COMPOSITE FAMILY - Compositae: Common Dandelion; Blowball; Lion's-tooth; Peasant's Clock
Taraxacum officinale (T. Dens-leonis)
Flower-head--Solitary, golden yellow, 1 to 2 in. across, containing 150 to 200 perfect ray florets on a flat receptacle at the top of a hollow, milky scape 2 to 18 in. tall. Leaves: From a very deep, thick, bitter root; oblong to spatulate in outline, irregularly jagged.
Preferred Habitat--Lawns, fields, grassy waste places.
Flowering Season--Every month in the year.
Distribution--Around the civilized world.
"Dear common flower that grow'st beside the way,
Fringing the dusty road with harmless gold.
* * * * *
"Gold such as thine ne'er drew the Spanish prow
Through the primeval hush of Indian seas,
Nor wrinkled the lean brow
Of age, to rob the lover's heart of ease.
'Tis the spring's largess, which she scatters now
To rich and poor alike, with lavish hand;
Though most hearts never understand
To take it at God's value, but pass by
The offered wealth with unrewarded eye."
Let the triumphant Anglo-Saxon with dreams of expansion that include the round earth, the student of sociology who wishes an insight into cooperative methods as opposed to individualism, the young man anxious to learn how to get on, parents with children to be equipped for the struggle for existence, business men and employers of labor, all sit down beside the dandelion and take its lesson to heart. How has it managed without navies and armies--for it is no imperialist--to land its peaceful legions on every part of the civilized world and take possession of the soil? How can this neglected wayside composite weed triumph over the most gorgeous hothouse individual on which the horticulturist expends all the science at his command; to flourish where others give up the struggle defeated; to send its vigorous offspring abroad prepared for similar conquest of adverse conditions wherever met; to attract myriads of customers to its department store, and by consummate executive ability to make every visitor unwittingly contribute to its success? Any one who doubts the dandelion's fitness to survive should humble himself by spending days and weeks on his knees, trying to eradicate the plant from even one small lawn with a knife, only to find the turf starred with golden blossoms, or, worse still from his point of view, hoary with seed balloons the following spring.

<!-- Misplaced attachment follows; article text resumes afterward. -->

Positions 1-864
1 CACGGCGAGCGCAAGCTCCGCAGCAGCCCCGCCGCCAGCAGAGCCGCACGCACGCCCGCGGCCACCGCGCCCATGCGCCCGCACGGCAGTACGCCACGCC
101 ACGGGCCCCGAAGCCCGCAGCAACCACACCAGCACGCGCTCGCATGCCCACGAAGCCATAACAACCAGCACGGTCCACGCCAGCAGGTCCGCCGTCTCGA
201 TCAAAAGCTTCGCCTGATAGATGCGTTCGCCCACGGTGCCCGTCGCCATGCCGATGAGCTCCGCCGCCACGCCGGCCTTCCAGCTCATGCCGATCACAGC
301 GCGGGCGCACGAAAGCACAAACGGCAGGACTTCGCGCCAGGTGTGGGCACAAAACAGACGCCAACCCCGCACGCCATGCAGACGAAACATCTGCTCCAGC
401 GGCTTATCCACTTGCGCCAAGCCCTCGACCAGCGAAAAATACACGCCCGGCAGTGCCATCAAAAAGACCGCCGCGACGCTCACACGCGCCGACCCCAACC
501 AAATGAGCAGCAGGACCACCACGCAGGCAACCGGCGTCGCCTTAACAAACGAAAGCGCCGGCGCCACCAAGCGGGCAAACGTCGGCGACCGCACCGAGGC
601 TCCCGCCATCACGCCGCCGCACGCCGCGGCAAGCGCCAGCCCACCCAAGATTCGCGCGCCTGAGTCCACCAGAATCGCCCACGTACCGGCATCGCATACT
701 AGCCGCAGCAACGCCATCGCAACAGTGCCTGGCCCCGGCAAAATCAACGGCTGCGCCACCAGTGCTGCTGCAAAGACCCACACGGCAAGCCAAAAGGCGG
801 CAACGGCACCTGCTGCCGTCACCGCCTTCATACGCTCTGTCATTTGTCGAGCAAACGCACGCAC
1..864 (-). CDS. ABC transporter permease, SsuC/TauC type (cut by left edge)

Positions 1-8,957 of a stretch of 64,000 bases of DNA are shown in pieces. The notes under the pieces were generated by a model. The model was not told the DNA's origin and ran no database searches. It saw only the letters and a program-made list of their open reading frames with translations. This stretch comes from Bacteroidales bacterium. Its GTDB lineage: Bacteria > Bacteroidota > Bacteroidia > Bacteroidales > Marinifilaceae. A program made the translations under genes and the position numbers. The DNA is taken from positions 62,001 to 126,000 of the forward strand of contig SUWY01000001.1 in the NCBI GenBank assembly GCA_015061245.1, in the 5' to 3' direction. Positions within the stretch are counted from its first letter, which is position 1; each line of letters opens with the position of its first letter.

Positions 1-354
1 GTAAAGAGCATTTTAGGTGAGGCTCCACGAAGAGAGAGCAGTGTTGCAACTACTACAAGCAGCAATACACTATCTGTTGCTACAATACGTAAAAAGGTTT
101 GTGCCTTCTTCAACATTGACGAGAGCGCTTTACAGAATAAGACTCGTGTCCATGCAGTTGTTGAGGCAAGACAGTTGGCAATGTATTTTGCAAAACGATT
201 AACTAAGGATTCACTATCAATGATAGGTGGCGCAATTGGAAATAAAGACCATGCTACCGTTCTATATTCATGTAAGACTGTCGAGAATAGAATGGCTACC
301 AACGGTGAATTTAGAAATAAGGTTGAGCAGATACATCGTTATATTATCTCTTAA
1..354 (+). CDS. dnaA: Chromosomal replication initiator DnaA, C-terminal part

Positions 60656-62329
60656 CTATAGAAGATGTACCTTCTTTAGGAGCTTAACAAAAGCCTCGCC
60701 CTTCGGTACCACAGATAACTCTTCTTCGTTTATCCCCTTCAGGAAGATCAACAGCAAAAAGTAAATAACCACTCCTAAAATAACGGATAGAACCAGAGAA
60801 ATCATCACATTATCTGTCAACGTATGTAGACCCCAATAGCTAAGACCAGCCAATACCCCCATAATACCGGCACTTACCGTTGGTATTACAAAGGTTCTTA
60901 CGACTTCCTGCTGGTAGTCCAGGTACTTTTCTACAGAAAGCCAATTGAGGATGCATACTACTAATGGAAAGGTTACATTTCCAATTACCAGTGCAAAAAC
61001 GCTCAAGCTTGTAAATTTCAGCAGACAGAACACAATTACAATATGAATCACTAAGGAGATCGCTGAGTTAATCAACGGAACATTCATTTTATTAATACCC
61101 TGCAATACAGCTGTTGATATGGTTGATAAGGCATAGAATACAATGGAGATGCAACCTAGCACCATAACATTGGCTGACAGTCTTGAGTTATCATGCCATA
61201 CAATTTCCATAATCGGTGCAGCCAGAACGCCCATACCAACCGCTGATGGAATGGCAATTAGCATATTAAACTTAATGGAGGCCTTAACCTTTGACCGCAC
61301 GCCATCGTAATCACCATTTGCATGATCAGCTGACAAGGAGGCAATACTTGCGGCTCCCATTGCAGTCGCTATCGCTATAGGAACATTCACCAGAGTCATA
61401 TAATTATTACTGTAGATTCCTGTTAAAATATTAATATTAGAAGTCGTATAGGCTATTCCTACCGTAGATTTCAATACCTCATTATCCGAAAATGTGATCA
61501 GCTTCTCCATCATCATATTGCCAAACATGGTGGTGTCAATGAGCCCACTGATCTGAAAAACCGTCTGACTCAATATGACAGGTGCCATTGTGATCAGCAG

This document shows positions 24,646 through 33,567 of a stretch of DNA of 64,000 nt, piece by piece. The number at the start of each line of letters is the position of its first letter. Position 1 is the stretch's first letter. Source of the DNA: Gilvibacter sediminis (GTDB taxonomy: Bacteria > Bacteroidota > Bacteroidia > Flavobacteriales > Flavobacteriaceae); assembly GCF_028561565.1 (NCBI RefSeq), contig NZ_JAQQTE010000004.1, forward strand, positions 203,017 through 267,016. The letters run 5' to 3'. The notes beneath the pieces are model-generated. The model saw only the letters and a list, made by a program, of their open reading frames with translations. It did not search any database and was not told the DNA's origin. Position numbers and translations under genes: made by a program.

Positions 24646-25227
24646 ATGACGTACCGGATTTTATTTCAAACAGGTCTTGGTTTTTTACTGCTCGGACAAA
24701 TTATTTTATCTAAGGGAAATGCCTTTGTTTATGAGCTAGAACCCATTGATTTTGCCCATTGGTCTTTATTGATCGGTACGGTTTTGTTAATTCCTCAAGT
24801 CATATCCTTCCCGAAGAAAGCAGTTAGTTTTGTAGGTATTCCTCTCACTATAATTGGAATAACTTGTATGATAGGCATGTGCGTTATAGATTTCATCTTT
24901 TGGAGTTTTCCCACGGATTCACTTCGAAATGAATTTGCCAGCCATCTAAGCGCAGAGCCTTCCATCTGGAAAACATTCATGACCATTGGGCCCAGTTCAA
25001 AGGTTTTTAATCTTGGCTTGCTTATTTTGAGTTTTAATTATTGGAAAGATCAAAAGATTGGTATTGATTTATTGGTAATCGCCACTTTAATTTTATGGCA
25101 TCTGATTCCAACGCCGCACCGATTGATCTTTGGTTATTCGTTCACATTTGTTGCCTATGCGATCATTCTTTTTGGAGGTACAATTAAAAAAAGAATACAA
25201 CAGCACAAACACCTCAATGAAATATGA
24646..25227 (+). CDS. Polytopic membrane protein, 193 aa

Deep, very deep, the stocky bitter root penetrates where heat and drought affect it not, nor nibbling rabbits, moles, grubs of insects, and other burrowers break through and steal. Cut off the upper portion only with your knife, and not one, but several, plants will likely sprout from what remains; and, however late in the season, will economize stem and leaf to produce flowers and seeds, cuddled close within the tuft, that set all your pains at naught. "Never say die" is the dandelion's motto. An exceedingly bitter medicine is extracted from the root of this dandelion. Likewise are the leaves bitter. Although they appear so early in the spring, they must be especially tempting to grazing cattle and predaceous insects, the rosettes remain untouched, while other succulent, agreeable plants are devoured wholesale. Only Italians and other thrifty Old World immigrants, who go about then with sack and knife collecting the fresh young tufts, give the plants pause; but even they leave the roots intact. When boiled like spinach or eaten with French salad dressing, the bitter juices are extracted from the leaves or disguised--mean tactics by an enemy outside the dandelion's calculation. All nations know the plant by some equivalent for the name dent de lion = lion's tooth, which the jagged edges of the leaves suggest.
After flowering, it again looks like a bud, lowering its head to mature seed unobserved. Presently rising on a gradually lengthened scape to elevate it where there is no interruption for the passing breeze from surrounding rivals, the transformed head, now globular, white, airy, is even more exquisite, set as it is with scores of tiny parachutes ready to sail away. A child's breath puffing out the time of day, a vireo plucking at the fluffy ball for lining to put in its nest, the summer breeze, the scythe, rake, and mowing machines, sudden gusts of winds sweeping the country before thunderstorms--these are among the agents that set the flying vagabonds free. In the hay used for packing they travel to foreign lands in ships, and, once landed, readily adapt themselves to conditions as they find them. After soaking in the briny ocean for twenty-eight days--long enough for a current to carry them a thousand miles along the coast--they are still able to germinate.